AKIA is the main international airport serving the Republic of the Marshall Islands. Located on the main island of Majuro Atoll, AKIA is operated and managed by the RMIPA.  The existing terminal facility at AKIA serves both international and domestic flights. Both departing and arriving passengers enter through the main terminal lobby.  The airport terminal – opened in 1975 and designed by the US Army Corps of Engineers Pacific Division –has a total space area of approximately 7,530 square feet.  This limited space, coupled with the terminal’s layout, causes unneeded delay, congestion and inefficiencies with the processing of both arriving and departing passengers, cargo handling, and baggage claim services.  Furthermore, due to age and the fact the airport has become a public gathering place; the existing terminal has become insufficient to meet the overall needs of security and safety.

Recognizing that the issues with the airport terminal have to be addressed in a timely manner, the Cabinet directed the RMIPA to commence work for the design of a new terminal building. The first stage in the process will be to conduct a Feasibility Study for the new airport terminal.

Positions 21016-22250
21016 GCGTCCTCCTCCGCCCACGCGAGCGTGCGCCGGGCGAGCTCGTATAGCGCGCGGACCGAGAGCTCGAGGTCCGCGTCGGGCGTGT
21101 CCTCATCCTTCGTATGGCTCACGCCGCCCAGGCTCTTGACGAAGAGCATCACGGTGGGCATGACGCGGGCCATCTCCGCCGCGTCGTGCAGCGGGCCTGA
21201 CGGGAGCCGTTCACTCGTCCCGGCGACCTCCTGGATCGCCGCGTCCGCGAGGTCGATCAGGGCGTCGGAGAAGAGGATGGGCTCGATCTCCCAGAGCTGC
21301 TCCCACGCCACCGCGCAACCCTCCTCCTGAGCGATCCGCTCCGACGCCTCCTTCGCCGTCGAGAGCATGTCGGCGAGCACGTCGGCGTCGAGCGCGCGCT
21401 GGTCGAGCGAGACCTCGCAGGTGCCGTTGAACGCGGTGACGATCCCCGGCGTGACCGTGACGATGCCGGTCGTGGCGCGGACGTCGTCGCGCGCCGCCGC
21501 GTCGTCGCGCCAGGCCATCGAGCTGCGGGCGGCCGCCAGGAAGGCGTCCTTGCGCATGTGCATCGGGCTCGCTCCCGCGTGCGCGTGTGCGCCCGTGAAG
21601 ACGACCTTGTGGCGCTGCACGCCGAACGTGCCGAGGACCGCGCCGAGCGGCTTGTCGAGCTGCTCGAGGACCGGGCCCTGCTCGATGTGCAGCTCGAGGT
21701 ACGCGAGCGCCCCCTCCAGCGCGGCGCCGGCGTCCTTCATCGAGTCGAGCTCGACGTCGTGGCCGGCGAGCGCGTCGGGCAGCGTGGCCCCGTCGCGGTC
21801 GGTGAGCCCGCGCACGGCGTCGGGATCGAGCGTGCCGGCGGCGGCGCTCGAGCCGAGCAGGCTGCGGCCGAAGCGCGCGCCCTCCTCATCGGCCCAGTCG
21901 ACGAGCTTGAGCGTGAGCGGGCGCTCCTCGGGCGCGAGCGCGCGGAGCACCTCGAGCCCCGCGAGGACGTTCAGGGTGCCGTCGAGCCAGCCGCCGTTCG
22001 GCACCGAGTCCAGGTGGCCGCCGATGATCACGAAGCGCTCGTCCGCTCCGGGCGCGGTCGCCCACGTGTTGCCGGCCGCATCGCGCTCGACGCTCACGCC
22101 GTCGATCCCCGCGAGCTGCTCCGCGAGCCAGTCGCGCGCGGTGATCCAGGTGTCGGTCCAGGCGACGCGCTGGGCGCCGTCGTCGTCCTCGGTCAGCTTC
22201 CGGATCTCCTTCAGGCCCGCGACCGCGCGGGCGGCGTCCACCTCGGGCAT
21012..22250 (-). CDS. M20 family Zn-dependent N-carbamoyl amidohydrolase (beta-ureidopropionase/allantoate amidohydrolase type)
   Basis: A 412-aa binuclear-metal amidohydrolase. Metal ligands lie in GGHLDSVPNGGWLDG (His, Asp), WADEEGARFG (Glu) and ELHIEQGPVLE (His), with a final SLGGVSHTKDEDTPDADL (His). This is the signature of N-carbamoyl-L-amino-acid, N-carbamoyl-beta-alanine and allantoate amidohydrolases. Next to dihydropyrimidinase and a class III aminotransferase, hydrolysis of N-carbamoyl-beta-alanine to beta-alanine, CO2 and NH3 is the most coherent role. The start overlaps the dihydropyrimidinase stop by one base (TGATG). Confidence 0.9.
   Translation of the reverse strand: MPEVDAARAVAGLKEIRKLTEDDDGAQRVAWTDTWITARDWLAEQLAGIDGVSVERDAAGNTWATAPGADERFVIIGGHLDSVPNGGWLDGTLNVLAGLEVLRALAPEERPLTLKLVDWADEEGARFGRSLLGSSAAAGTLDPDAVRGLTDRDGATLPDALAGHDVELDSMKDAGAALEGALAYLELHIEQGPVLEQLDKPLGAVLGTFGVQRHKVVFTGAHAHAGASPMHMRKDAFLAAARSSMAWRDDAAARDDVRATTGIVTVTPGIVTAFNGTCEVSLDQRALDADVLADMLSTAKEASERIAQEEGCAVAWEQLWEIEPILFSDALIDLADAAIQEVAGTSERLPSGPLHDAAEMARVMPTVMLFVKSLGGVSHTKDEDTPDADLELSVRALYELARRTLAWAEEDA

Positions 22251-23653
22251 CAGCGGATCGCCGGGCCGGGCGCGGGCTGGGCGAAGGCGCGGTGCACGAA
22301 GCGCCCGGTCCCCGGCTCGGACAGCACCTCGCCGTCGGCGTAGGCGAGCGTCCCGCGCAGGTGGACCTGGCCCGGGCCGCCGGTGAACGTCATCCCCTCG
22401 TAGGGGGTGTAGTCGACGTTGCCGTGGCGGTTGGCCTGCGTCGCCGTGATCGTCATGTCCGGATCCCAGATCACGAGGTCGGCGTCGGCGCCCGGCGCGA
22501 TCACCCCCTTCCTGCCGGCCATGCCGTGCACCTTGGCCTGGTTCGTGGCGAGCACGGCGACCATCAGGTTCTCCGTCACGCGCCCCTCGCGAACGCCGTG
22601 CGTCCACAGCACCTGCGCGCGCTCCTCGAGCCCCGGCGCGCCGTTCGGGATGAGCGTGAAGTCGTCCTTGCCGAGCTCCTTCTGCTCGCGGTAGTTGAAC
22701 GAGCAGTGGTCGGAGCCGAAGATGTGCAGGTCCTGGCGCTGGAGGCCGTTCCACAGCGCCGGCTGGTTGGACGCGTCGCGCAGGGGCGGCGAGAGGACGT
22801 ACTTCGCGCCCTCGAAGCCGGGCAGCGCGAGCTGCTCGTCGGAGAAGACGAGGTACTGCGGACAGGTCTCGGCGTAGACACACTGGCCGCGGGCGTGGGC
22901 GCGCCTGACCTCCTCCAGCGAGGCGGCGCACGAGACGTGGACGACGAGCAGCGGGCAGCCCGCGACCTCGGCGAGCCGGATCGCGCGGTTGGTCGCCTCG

The Feasibility Study is necessary as it will provide RMIPA with multiple options for a new terminal facility, including opinions of development costs.  A primary goal of the study will be to attempt to expose and validate a terminal development solution which minimizes the creation of new land.  This goal is paramount because the cost and time associated with land creation may delay or stop the project’s development.  Past experience at the airport has shown that land creation can absorb 50-75% percent of project development costs.  The RMIPA wants to avoid this scenario, if possible.  Other elements of the Feasibility Study include, but are not limited to:

  • Develop a schematic design of the new terminal facility with different design options to assist the RMIPA Board in choosing the “best” option;
  • Provide drawings of overall site plan, building space assignments, and exterior elevations;
  • Drawings are to include views to show safety and obstruction requirements of the FAA and ICAO;
  • Furnish a sub-set document, born of the study, which can be used by RMIPA for funding applications and discussions with potential donor or funding organizations.